A list of 10 proposed projects have been selected for ‘Renewables 400’, a state government push to deploy 400MW of renewable energy generation capacity with 100MW of energy storage in Queensland, Australia.
The tender is part of the AU$1.16 billion (US$0.81 billion) Powering Queensland Plan, which the government of state Premier Annastacia Palaszczuk rolled out to help stabilise electricity prices, reach 50% renewable energy by 2030 and diversify energy sources, drive economic growth and support local jobs.
Expressions of interest have been rolling in since the ‘Renewables 400’ was launched in late 2017 by Palasczcuk to “huge interest”, as Energy-Storage.news reported at the time. A reverse auction has been held to narrow down a field of more than 100 applications to just 10. From here, the shortlisted projects will submit bids to government-owned corporation CleanCo, which will manage the bidding process to “provide the next wave of large-scale renewable energy’,” the state government said.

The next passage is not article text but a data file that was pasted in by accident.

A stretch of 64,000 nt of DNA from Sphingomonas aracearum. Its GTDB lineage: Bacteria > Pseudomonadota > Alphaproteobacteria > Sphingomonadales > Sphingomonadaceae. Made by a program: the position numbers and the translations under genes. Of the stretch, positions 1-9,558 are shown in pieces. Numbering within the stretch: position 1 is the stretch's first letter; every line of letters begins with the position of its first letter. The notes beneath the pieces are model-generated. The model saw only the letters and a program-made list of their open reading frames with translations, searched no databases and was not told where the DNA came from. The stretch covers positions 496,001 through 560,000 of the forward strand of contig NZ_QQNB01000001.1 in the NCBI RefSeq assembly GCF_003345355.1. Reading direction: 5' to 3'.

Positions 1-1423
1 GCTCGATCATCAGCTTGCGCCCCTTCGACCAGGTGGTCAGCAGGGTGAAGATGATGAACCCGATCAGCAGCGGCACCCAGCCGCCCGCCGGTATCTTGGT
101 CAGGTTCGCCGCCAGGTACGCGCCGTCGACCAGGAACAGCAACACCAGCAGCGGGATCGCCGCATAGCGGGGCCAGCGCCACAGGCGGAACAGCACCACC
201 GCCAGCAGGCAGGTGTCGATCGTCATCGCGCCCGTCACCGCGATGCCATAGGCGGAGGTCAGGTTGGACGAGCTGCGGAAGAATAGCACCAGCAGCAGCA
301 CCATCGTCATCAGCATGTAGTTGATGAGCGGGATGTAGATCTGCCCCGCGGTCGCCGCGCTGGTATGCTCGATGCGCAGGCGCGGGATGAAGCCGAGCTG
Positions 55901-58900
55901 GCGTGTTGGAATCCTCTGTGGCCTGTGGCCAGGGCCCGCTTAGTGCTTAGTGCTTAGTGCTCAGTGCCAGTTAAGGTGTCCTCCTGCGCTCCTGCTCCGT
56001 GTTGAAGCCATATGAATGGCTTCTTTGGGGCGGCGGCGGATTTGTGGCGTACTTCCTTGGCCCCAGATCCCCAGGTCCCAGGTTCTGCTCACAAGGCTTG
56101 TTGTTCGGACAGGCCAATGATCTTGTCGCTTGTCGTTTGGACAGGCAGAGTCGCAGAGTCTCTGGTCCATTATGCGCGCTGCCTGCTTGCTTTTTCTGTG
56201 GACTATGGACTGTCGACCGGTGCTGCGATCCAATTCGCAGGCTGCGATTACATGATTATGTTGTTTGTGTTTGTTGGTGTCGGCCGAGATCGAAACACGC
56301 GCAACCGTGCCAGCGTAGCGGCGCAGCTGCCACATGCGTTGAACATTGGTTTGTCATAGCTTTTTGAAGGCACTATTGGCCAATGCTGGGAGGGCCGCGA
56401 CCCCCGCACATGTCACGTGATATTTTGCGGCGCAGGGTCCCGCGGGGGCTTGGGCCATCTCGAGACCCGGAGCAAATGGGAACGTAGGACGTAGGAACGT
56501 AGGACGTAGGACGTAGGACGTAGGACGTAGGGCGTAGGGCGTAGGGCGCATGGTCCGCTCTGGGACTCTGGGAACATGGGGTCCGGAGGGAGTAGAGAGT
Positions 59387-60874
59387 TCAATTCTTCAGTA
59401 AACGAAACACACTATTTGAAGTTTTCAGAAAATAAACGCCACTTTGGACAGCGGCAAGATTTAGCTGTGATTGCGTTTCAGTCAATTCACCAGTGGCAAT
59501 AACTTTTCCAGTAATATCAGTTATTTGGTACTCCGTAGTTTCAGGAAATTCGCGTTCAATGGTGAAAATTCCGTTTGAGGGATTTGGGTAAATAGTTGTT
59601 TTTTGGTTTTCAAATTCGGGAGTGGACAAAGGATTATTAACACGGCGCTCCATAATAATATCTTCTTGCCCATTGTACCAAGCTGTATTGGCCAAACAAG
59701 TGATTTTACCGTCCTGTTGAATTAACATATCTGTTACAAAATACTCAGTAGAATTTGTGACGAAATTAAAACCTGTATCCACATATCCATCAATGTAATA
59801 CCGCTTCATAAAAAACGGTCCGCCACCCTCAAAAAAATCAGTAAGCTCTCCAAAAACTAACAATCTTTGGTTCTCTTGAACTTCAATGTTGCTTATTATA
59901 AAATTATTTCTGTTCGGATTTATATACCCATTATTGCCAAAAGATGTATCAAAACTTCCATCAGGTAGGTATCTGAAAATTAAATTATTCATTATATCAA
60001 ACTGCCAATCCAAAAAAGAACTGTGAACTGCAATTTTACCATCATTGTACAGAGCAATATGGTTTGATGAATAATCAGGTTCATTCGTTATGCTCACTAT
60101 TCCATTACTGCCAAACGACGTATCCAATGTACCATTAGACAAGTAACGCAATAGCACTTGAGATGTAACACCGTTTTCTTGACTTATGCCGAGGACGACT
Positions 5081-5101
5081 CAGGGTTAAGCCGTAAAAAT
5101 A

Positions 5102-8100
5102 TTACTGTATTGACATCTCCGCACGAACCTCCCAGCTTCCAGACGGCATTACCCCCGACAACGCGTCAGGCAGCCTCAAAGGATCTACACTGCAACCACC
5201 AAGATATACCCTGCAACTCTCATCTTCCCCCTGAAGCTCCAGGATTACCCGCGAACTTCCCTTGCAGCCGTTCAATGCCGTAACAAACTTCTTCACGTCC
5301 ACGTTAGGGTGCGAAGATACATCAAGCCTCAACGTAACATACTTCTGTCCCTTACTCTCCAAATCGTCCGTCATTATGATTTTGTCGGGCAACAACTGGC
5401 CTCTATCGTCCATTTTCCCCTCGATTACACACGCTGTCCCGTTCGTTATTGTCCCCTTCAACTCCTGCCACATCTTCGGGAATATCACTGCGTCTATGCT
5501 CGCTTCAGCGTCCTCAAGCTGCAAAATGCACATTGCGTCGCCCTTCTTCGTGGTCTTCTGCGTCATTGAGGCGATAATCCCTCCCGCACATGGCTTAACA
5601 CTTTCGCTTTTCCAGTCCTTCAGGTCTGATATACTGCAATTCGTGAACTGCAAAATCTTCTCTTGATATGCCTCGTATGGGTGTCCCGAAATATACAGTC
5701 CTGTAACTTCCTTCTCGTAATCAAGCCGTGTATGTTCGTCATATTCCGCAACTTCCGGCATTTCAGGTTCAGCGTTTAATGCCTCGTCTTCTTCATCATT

The 10 selected projects include two standalone wind farms, five solar-plus-storage projects and three others which integrate more than one generation source.
CleanCo will become Queensland’s third licensed electricity generator to be publicly-owned when it commences trading at the end of October this year. As well as the 10 ‘Renewable 400’ projects, CleanCo will have the 570MW Wivenhoe Pumped Storage Station and a 385MW gas power station, Swanbank E, in its portfolio when it kicks off. Queensland’s minister for natural resources, mines and energy, Dr Anthony Lynham, said the addition of the new entrant would put downward pressure on electricity prices through increased competition.
“Preliminary analysis indicates CleanCo should reduce wholesale electricity prices on average by around $7 per megawatt hour, which is expected to translate to an estimated $70 per annum saving for the average Queensland household,” Lynham said. A statement published by Lynham’s office also provided the capacity and expected cost of each project.
Kane Thornton, CEO of Australia’s national Clean Energy Finance Council, told PV Tech that in 2018, Queensland was the leading Australian state for large-scale solar development, while the state has so far mostly seen independent power producers and large industrial operations such as gold mines deploy large batteries for stationary energy storage applications.